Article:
What’s unique about the Yankees is their aura. There is a sense of pride, although it is much stronger than that, among the fan base and the team itself. Standing just 10 feet away from legends during batting practice gave me an indescribable feeling. Jeter, Rodriguez, Cano, Sabathia, even Swisher, these are media darlings that can be identified by nearly anyone who follows sports from coast to coast. No other team can boast what the Yankees can and from that I don’t feel any hatred. It’s not even a jealousy, it’s simple respect. I think it takes a true baseball fan to realize what the Yankees stand for and look past the notions of “ruining baseball” and “Yankees Suck.”
Clearly, they don’t.
I was lucky enough to snap some great pictures of Yankees players during BP as Andrew was content just yelling out to his heroes and holding out hope that one may stop over, say hi, and sign an autograph for some of the hundreds waiting patiently.
But this day was for Derek Jeter.
The 4th was Jeter’s first game back from a DL stint and the reception he received from the faithful was overwhelming. Signs and shouts to the shortstop were all positive until his first at-bat.
The Indians fans booed him mercilessly.
Sitting just six hits shy of 3,000 we knew we had the potential of seeing a simple path on the road to history. We didn’t as Jeter went 0-for-4.
The game itself was an unbelievable game, especially coming from a 3rd party fan, myself. The Yanks were no-hit through six innings but would falter in the end. The atmosphere was electric in the park. Anytime a club beats the Yankees can be special and with the way the Tribe has been playing, it could be the cornerstone to a strong second half.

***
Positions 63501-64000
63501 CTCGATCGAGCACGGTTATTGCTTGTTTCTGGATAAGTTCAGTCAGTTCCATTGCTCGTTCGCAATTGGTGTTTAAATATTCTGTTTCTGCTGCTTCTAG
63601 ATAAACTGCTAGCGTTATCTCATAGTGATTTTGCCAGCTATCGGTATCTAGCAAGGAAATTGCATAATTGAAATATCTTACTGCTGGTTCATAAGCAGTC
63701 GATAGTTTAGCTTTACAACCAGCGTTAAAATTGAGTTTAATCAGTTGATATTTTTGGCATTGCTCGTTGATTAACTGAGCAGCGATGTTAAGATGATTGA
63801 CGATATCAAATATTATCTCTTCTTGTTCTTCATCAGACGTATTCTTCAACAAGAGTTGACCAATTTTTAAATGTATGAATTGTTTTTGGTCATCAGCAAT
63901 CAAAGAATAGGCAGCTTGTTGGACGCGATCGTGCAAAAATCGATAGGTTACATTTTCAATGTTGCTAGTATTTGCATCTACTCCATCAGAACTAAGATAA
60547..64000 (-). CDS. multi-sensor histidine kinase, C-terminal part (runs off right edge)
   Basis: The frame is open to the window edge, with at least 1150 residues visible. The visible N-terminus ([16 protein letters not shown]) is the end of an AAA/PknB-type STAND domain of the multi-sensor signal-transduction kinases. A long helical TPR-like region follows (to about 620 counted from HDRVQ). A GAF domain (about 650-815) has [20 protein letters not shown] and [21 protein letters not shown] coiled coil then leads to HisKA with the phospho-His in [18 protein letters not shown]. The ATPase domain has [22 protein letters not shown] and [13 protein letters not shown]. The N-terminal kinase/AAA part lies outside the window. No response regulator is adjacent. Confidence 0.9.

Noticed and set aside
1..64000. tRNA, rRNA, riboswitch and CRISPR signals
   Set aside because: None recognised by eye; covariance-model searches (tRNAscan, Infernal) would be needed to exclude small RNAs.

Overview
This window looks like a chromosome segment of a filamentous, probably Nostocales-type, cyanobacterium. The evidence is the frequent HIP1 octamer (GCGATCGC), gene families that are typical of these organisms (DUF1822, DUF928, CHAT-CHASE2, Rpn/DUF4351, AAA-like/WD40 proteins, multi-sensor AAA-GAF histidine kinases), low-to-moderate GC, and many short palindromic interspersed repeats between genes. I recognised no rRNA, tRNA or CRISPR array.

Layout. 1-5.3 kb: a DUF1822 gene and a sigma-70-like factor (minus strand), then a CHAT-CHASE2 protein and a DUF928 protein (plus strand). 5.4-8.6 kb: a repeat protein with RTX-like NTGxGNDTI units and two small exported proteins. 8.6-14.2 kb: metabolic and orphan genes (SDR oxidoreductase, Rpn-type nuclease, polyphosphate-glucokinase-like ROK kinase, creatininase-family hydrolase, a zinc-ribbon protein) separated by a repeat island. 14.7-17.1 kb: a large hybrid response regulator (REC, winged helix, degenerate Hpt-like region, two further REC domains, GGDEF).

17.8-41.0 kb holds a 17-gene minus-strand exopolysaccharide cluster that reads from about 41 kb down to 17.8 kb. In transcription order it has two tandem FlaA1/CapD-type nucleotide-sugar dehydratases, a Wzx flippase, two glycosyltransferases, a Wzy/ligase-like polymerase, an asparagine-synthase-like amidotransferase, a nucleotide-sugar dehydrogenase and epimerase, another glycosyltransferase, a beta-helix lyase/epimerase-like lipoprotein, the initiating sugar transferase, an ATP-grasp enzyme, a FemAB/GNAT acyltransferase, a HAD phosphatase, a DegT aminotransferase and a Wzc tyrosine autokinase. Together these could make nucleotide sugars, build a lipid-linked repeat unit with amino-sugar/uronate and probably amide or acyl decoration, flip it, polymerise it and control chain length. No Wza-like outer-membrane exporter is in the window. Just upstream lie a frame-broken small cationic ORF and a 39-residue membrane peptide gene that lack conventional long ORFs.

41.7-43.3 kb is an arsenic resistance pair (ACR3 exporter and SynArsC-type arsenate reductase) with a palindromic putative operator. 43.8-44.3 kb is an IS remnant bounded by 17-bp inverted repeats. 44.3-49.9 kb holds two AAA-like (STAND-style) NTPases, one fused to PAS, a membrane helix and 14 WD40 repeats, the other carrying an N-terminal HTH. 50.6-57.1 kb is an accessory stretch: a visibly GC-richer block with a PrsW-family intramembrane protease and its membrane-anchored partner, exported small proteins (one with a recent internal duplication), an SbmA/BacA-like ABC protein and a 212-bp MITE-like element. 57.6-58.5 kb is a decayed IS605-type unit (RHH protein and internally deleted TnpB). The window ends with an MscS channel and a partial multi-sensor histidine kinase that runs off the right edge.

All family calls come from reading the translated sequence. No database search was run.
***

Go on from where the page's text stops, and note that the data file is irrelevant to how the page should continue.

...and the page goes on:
The joyous sounds of Americana graced the park as fireworks filled the night sky. Baseball on the 4th of July is as true to this country as you can get. Like the scene out of The Sandlot, we got a sight of awe and wonder as over 40,000 people basked in a perfect evening.
I wanted to make the next night even better.
I was back at my park, PNC Park.
The way the Bucs have been playing, all of Pittsburgh has caught the baseball fever. A sold out crowd on Independence Day saw a huge Pirate win over the Astros. I wanted to see an encore on Tuesday. Nearly 20,000 other did, as well. A crowd like that was unheard of over the past eight or so years. More than 9,000 people walked up to get tickets, too. While the buzz has been palpable, I turned my back, somehow.